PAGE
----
HSR&D Citation Abstract
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Discontinuation of Statins in Veterans Admitted to Nursing Homes near the End of Life.
Thorpe CT, Sileanu FE, Mor MK, Zhao X, Aspinall S, Ersek M, Springer S, Niznik JD, Vu M, Schleiden LJ, Gellad WF, Hunnicutt J, Thorpe JM, Hanlon JT. Discontinuation of Statins in Veterans Admitted to Nursing Homes near the End of Life. Journal of the American Geriatrics Society. 2020 Nov 1; 68(11):2609-2619.
Geriatric guidelines recommend against statin use in older adults with limited life expectancy (LLE) or advanced dementia (AD). This study examined resident and facility factors predicting statin discontinuation after nursing home (NH) admission in veterans with LLE/AD taking statins for secondary prevention.
Retrospective cohort study of Veterans Affairs (VA) bar code medication administration records, Minimum Data Set (MDS) assessments, and utilization records linked to Medicare claims.
VA NHs, known as community living centers (CLCs).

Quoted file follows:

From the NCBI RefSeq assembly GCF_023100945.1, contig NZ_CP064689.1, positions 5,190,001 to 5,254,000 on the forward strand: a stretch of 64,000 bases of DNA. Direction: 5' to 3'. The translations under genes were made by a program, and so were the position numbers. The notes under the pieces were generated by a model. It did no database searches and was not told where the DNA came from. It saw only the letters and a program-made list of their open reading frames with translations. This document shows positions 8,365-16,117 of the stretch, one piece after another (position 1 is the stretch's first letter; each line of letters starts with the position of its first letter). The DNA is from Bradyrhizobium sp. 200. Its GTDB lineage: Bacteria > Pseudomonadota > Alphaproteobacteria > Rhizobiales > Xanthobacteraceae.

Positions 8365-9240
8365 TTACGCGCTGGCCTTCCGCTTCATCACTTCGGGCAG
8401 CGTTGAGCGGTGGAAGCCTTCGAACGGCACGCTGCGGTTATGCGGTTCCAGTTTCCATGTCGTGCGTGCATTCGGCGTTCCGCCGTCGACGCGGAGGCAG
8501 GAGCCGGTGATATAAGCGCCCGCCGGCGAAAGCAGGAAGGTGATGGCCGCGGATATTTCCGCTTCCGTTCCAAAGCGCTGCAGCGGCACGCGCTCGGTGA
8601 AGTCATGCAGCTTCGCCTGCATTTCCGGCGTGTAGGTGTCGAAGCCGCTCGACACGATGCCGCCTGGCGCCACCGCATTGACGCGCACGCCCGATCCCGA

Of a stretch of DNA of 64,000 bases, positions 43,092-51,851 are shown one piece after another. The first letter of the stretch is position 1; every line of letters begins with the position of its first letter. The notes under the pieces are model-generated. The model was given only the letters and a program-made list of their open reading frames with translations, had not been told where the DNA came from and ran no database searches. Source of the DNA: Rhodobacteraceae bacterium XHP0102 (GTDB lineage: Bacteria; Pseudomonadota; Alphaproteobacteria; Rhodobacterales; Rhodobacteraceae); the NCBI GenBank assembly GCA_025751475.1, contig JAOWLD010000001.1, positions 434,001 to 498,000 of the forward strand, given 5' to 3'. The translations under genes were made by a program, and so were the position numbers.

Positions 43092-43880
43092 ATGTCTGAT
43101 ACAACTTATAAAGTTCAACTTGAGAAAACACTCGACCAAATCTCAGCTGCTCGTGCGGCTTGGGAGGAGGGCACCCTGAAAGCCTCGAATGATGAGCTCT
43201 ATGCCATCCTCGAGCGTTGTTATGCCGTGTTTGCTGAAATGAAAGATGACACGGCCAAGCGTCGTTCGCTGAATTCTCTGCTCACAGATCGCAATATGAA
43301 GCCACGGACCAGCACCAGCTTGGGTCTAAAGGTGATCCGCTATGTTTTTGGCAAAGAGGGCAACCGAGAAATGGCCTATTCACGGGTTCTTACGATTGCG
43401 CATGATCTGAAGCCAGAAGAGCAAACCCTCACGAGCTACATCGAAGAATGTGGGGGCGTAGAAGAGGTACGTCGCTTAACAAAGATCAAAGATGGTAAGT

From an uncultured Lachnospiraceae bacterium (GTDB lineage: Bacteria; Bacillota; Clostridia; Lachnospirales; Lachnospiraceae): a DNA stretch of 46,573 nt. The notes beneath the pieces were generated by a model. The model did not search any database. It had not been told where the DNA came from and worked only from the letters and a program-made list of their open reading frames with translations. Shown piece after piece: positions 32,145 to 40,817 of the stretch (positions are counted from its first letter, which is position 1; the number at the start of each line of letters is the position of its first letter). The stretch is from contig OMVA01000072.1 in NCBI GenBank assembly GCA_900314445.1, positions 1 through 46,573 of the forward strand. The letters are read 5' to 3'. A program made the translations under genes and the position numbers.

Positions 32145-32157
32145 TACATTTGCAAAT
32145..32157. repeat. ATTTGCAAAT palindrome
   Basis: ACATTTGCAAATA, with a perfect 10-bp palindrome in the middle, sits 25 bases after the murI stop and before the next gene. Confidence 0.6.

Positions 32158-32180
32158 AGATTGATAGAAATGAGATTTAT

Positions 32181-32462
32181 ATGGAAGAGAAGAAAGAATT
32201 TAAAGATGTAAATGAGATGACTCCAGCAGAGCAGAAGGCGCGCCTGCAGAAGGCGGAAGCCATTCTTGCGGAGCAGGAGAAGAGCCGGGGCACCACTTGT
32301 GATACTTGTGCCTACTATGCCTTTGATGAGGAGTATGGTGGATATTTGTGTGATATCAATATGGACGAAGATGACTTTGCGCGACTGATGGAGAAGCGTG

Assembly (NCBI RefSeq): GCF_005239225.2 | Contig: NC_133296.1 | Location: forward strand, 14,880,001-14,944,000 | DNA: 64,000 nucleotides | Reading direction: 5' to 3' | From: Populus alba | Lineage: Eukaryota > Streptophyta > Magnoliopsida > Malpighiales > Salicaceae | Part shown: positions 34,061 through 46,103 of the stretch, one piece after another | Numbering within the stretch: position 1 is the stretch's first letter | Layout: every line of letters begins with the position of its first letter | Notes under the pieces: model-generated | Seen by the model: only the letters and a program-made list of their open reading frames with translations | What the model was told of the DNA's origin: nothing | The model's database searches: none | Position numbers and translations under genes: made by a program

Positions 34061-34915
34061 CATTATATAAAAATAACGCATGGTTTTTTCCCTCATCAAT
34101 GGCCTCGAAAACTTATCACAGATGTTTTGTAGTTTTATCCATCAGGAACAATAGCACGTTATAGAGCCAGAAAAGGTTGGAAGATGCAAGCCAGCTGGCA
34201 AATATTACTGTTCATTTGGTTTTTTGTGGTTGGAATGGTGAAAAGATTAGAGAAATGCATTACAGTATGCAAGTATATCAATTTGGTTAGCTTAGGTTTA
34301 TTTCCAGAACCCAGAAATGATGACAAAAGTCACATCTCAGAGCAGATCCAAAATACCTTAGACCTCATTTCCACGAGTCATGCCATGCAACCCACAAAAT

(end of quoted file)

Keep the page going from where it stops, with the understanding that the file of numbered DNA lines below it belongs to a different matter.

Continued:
Veterans aged 65 and older with coronary artery disease, stroke, or diabetes mellitus, type II, admitted in fiscal years 2009 to 2015, who met criteria for LLE/AD on their admission MDS and received statins in the week after admission (n = 13,110).
Residents were followed until statin discontinuation (ie, gap in statin use = 14?days), death, or censoring due to discharge, day 91 of the stay, or end of the study period. Competing risk models assessed cumulative incidence and predictors of discontinuation, stratified by whether the resident had their end-of-life (EOL) status designated or used hospice at admission.
Overall cumulative incidence of statin discontinuation was 31% (95% confidence interval [CI] = 30%-32%) by day 91, and it was markedly higher in those with (52%; 95% CI = 50%-55%) vs without (25%; 95% CI = 24%-26%) EOL designation/hospice. In patients with EOL designation/hospice (n = 2,374), obesity, congestive heart failure, and admission from nonhospital settings predicted decreased likelihood of discontinuation; AD, dependency in activities of daily living, greater number of medications, and geographic region predicted increased likelihood of discontinuation. In patients without EOL designation/hospice (n = 10,736), older age and several specific markers of poor prognosis predicted greater discontinuation, whereas obesity/overweight predicted decreased discontinuation.
Most veterans with LLE/AD taking statins for secondary prevention do not discontinue statins following CLC admission. Designating residents as EOL status, hospice use, and individual clinical factors indicating poor prognosis may prompt deprescribing.